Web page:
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John Maynard Keynes and International RelationsEconomic Paths to War and Peace$
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Donald Markwell

Print publication date: 2006

Print ISBN-13: 9780198292364

Published to University Press Scholarship Online: January 2007

DOI: 10.1093/acprof:oso/9780198292364.001.0001

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date: 18 September 2018

Conclusion

Conclusion

Chapter:
(p.268) 7 Conclusion
Source:
John Maynard Keynes and International Relations
Author(s):

Donald Markwell (Contributor Webpage)

Publisher:
Oxford University Press
DOI:10.1093/acprof:oso/9780198292364.003.0007

This concluding chapter begins by discussing the evolution of Keynes’s ideas that underpinned his approach to reconstruction after the first and second world wars. Keynes’s economics after the First World War were classical, stressing sound finance to defeat inflation; after the Second World War, his economics were Keynesian, and while he wished to avoid inflation, he especially sought to ensure full, or at least high, employment. A central element of Keynes’s idealism was the view that there are important economic causes of conflict between states, but that these could be remedied. He also believed at times, not only that the economic causes of conflict could be eliminated, but that certain economic measures, such as the creation of a free trade union, might themselves actively foster political harmony.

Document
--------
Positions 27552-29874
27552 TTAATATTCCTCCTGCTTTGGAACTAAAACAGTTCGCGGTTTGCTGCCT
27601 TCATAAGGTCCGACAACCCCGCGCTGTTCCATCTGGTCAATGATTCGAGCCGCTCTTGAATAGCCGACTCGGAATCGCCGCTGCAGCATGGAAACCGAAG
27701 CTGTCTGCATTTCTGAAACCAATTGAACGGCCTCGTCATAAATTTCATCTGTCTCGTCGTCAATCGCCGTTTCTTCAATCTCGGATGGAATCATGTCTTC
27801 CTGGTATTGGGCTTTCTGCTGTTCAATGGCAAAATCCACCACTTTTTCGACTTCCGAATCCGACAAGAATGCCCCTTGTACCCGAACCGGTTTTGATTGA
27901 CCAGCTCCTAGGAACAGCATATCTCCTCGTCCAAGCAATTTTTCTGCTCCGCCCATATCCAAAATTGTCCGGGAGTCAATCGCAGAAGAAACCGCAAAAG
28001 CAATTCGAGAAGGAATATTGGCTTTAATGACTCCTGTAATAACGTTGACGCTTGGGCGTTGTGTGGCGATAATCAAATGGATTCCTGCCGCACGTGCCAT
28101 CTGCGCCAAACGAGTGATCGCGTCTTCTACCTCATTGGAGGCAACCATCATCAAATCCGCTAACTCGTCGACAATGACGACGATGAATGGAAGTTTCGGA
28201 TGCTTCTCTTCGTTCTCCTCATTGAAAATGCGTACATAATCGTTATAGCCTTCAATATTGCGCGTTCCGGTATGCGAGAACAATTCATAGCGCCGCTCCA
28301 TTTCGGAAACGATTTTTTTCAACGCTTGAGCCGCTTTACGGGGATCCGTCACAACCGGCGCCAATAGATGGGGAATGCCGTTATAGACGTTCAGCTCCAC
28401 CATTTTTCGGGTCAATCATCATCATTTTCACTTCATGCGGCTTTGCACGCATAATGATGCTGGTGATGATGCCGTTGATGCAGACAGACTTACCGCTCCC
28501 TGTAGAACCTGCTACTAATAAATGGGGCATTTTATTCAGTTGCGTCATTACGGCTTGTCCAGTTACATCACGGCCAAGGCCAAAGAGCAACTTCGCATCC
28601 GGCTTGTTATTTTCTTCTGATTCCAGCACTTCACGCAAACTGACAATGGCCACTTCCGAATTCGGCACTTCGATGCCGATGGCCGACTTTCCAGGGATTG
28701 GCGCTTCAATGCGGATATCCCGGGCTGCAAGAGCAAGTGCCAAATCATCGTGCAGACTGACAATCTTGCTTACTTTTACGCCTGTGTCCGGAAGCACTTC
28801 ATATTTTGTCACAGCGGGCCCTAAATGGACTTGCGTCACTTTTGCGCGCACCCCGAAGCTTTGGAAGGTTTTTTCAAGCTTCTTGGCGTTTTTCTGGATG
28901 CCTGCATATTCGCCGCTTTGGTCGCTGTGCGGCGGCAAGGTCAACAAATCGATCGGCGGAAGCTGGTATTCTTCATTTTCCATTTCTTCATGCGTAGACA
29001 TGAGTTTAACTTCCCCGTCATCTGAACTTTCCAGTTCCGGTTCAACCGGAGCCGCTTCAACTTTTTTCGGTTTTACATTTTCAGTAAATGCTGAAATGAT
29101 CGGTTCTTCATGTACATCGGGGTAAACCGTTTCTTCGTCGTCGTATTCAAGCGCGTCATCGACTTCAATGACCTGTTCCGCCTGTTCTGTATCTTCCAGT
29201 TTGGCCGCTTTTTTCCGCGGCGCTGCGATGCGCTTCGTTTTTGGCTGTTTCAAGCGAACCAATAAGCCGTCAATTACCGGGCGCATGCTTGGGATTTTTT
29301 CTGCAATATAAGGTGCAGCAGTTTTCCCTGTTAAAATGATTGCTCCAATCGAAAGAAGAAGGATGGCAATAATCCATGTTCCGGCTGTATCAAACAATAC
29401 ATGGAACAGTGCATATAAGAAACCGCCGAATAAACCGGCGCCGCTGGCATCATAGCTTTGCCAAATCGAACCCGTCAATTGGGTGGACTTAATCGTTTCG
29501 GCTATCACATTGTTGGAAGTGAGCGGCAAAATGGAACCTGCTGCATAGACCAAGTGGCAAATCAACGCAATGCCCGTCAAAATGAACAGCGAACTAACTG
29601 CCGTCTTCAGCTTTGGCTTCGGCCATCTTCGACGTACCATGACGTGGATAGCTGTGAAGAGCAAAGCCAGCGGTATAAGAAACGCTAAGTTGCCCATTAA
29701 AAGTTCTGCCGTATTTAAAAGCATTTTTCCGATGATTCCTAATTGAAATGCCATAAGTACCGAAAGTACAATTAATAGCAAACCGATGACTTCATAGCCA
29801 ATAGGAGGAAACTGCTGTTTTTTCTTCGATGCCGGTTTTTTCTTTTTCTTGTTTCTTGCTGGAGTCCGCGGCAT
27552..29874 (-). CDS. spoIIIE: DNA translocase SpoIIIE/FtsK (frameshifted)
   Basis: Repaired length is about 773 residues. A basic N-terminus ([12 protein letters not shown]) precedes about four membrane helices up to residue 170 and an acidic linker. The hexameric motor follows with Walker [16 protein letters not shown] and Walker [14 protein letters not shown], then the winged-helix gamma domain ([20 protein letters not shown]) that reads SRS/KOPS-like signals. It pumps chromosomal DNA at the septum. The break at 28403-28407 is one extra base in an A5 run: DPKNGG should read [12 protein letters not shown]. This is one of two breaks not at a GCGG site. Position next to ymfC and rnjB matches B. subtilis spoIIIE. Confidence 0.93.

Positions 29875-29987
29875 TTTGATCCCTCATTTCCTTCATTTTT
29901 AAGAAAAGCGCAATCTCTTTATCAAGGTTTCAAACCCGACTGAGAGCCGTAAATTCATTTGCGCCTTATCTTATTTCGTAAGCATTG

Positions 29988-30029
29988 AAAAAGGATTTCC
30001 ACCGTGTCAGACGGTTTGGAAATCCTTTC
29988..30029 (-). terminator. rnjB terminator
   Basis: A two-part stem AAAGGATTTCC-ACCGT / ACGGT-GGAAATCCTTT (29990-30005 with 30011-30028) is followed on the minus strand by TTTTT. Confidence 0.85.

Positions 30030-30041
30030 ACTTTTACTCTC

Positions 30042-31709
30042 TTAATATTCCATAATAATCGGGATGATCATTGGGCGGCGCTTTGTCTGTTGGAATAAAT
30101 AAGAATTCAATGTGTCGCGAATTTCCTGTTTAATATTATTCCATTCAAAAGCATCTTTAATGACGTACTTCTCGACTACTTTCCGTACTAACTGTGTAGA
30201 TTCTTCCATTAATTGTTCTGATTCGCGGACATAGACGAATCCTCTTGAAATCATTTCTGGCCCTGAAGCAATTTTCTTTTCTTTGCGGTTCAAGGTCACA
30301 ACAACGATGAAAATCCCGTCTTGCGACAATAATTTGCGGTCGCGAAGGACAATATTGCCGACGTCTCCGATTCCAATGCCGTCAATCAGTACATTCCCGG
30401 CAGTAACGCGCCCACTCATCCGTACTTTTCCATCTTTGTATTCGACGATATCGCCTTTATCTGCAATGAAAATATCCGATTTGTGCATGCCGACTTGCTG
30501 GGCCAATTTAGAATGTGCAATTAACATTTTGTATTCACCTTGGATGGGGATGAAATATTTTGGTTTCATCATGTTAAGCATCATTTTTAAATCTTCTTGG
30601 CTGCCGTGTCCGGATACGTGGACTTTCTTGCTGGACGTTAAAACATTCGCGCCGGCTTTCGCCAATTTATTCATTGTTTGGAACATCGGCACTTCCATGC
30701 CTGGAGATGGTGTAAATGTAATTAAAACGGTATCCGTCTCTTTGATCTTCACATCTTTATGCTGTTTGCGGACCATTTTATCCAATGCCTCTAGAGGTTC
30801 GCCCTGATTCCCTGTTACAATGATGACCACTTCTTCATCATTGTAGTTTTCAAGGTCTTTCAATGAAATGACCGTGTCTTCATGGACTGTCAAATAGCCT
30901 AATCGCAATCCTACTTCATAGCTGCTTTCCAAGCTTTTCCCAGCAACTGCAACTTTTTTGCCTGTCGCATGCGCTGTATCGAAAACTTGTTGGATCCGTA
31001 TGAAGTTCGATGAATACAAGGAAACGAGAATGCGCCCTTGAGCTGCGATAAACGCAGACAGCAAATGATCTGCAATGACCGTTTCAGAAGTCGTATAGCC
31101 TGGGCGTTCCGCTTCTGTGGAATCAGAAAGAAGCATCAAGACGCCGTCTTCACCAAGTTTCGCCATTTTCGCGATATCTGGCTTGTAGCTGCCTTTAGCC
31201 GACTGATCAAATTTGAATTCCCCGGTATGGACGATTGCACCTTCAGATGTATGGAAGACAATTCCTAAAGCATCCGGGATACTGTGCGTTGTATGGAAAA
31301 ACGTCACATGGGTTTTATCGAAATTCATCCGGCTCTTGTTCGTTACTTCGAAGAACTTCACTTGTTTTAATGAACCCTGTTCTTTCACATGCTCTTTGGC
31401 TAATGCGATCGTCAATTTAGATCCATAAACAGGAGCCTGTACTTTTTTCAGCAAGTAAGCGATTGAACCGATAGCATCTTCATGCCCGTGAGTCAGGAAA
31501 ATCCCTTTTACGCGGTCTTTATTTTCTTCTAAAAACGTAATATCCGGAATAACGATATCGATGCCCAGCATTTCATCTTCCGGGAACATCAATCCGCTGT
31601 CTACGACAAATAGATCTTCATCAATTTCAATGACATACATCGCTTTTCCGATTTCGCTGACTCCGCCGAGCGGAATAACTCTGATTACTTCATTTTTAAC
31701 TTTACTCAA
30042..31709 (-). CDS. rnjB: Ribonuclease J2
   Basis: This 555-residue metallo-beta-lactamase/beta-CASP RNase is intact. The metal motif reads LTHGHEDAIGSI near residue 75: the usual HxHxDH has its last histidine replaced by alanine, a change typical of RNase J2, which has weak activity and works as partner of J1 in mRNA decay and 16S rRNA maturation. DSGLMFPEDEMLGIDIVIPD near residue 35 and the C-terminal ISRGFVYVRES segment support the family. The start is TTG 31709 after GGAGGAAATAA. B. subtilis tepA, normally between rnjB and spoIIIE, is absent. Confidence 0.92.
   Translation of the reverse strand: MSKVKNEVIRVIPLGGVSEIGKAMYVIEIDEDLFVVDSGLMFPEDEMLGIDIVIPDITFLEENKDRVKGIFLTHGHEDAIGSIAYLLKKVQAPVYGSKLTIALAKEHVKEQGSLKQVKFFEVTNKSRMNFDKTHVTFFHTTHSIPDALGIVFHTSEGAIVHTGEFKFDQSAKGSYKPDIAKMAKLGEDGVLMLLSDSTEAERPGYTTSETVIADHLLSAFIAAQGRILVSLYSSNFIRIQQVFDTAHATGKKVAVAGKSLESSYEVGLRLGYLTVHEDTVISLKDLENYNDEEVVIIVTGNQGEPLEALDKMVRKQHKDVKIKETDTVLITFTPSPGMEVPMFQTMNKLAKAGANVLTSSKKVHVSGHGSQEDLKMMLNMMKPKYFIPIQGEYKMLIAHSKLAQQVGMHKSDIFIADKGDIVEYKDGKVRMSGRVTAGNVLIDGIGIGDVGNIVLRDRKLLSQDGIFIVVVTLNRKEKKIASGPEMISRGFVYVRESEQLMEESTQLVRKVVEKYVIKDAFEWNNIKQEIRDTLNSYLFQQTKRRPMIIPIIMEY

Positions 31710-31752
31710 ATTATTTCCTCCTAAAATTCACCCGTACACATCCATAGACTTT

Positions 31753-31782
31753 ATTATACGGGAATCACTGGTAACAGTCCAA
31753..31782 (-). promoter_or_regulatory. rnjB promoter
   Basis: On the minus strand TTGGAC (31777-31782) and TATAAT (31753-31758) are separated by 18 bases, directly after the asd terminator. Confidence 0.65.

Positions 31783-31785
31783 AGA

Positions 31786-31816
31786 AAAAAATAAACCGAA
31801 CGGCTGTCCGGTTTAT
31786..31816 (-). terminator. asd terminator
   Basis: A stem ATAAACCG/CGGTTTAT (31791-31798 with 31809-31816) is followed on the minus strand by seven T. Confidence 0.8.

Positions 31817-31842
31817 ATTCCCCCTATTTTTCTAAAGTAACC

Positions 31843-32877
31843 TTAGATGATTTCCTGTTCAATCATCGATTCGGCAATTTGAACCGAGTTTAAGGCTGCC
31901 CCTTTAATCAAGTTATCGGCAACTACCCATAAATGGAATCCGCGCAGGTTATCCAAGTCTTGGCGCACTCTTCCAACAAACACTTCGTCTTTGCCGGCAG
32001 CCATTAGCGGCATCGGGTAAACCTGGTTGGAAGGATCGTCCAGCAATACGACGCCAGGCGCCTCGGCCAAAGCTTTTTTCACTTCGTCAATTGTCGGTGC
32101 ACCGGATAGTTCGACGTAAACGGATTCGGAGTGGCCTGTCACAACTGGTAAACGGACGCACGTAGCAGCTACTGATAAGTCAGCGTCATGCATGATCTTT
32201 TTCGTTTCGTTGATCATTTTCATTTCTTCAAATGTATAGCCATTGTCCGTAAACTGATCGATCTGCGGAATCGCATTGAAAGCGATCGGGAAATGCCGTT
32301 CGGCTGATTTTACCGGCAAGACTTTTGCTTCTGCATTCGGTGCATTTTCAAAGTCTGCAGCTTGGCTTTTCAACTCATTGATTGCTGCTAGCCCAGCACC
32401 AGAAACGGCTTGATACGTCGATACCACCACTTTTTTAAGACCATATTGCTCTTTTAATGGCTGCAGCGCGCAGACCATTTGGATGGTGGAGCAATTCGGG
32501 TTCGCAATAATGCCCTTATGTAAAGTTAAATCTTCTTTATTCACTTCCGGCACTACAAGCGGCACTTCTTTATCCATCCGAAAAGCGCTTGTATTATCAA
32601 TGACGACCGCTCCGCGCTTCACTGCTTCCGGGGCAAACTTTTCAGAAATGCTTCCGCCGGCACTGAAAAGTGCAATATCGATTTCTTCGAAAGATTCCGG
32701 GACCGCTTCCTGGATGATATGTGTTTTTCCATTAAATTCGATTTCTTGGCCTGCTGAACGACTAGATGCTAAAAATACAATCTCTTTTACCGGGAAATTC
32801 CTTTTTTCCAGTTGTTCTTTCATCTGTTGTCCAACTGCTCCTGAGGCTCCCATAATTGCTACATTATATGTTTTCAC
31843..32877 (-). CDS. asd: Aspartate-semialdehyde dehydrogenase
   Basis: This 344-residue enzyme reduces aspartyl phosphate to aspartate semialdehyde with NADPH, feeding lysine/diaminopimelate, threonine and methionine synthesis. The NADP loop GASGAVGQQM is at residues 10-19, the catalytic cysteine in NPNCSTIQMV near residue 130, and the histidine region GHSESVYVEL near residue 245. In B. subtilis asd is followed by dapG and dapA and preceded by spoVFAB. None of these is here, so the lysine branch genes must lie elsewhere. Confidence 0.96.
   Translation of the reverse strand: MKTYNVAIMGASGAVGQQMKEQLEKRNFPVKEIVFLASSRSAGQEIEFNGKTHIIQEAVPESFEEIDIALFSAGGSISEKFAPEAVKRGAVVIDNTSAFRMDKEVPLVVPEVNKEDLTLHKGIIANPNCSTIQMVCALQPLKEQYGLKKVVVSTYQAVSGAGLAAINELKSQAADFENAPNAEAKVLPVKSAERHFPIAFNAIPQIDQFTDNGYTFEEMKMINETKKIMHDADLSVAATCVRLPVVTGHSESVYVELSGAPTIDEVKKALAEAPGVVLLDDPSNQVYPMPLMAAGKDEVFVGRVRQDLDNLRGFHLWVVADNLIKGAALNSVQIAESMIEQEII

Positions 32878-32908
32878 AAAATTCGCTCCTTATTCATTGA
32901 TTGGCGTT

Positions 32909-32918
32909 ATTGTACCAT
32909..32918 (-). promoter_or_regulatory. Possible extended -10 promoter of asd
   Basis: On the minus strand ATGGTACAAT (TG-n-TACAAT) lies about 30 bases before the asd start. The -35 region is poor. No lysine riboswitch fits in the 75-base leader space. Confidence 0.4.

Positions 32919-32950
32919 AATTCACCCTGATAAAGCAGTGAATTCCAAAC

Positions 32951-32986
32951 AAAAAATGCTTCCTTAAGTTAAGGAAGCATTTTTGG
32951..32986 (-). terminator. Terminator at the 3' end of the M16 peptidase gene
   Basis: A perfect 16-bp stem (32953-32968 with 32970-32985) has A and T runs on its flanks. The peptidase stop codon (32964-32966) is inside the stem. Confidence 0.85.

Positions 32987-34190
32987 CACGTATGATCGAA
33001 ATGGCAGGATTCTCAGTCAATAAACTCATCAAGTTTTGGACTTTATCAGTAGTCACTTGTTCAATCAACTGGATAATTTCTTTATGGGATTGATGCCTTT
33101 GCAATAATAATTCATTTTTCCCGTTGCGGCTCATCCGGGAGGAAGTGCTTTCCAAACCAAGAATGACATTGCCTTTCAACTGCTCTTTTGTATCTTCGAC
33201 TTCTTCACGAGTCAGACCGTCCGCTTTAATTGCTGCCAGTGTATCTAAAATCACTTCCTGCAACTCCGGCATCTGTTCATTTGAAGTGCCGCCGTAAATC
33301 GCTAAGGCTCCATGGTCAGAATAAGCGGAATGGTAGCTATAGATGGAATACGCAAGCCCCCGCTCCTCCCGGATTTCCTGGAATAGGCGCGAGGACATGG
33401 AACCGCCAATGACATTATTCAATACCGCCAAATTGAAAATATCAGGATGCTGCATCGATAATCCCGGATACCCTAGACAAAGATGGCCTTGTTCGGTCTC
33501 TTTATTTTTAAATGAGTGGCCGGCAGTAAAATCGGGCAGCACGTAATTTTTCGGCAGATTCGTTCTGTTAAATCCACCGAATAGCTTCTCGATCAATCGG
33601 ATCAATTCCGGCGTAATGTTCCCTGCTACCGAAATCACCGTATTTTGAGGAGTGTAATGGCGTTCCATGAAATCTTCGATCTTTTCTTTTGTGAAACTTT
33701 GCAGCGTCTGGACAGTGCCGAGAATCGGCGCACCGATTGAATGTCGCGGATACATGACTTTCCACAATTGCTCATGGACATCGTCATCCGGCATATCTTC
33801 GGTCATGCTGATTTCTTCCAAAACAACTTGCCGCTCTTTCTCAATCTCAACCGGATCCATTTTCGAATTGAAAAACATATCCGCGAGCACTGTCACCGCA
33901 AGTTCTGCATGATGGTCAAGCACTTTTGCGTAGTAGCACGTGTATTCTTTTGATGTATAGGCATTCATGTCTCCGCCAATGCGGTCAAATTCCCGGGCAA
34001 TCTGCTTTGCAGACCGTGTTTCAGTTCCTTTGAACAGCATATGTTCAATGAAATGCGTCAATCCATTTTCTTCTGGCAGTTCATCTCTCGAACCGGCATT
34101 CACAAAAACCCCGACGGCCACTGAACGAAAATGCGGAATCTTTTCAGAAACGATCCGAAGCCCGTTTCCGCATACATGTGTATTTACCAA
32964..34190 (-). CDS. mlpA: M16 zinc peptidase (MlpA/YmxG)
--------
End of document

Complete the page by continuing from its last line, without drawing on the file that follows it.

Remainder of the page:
Keywords:   economics, First World War, Second World War, inflation, conflicts

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